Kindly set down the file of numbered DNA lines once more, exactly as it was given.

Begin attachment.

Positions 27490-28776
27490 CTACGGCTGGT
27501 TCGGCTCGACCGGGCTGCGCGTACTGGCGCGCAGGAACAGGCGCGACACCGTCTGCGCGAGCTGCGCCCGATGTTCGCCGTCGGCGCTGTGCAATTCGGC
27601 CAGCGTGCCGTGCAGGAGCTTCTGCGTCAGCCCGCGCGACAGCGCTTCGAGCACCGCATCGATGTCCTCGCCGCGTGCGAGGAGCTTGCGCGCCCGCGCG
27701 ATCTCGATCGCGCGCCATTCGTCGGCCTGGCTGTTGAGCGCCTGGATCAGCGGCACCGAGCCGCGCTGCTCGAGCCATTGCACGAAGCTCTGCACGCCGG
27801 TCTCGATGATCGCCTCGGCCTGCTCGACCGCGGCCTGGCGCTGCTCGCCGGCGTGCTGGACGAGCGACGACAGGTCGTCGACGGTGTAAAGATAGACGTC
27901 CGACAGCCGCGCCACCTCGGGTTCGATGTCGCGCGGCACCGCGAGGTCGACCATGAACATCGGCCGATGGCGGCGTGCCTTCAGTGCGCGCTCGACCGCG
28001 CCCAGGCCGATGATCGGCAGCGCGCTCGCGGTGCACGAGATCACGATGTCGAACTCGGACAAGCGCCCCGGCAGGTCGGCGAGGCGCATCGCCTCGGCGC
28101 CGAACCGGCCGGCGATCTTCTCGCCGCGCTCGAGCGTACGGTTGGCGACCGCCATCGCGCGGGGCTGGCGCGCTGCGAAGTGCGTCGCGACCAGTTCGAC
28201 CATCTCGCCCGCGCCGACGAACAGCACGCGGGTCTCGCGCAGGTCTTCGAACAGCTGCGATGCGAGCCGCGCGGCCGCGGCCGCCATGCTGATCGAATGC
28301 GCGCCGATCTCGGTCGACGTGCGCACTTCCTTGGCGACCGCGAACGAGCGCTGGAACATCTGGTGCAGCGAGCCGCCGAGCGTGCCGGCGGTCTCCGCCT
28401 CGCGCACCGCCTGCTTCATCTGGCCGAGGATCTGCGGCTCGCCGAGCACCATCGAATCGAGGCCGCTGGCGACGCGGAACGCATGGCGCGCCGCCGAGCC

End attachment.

Positions 27490-28776
27490 CTACGGCTGGT
27501 TCGGCTCGACCGGGCTGCGCGTACTGGCGCGCAGGAACAGGCGCGACACCGTCTGCGCGAGCTGCGCCCGATGTTCGCCGTCGGCGCTGTGCAATTCGGC
27601 CAGCGTGCCGTGCAGGAGCTTCTGCGTCAGCCCGCGCGACAGCGCTTCGAGCACCGCATCGATGTCCTCGCCGCGTGCGAGGAGCTTGCGCGCCCGCGCG
27701 ATCTCGATCGCGCGCCATTCGTCGGCCTGGCTGTTGAGCGCCTGGATCAGCGGCACCGAGCCGCGCTGCTCGAGCCATTGCACGAAGCTCTGCACGCCGG
27801 TCTCGATGATCGCCTCGGCCTGCTCGACCGCGGCCTGGCGCTGCTCGCCGGCGTGCTGGACGAGCGACGACAGGTCGTCGACGGTGTAAAGATAGACGTC
27901 CGACAGCCGCGCCACCTCGGGTTCGATGTCGCGCGGCACCGCGAGGTCGACCATGAACATCGGCCGATGGCGGCGTGCCTTCAGTGCGCGCTCGACCGCG
28001 CCCAGGCCGATGATCGGCAGCGCGCTCGCGGTGCACGAGATCACGATGTCGAACTCGGACAAGCGCCCCGGCAGGTCGGCGAGGCGCATCGCCTCGGCGC
28101 CGAACCGGCCGGCGATCTTCTCGCCGCGCTCGAGCGTACGGTTGGCGACCGCCATCGCGCGGGGCTGGCGCGCTGCGAAGTGCGTCGCGACCAGTTCGAC
28201 CATCTCGCCCGCGCCGACGAACAGCACGCGGGTCTCGCGCAGGTCTTCGAACAGCTGCGATGCGAGCCGCGCGGCCGCGGCCGCCATGCTGATCGAATGC
28301 GCGCCGATCTCGGTCGACGTGCGCACTTCCTTGGCGACCGCGAACGAGCGCTGGAACATCTGGTGCAGCGAGCCGCCGAGCGTGCCGGCGGTCTCCGCCT
28401 CGCGCACCGCCTGCTTCATCTGGCCGAGGATCTGCGGCTCGCCGAGCACCATCGAATCGAGGCCGCTGGCGACGCGGAACGCATGGCGCGCCGCCGAGCC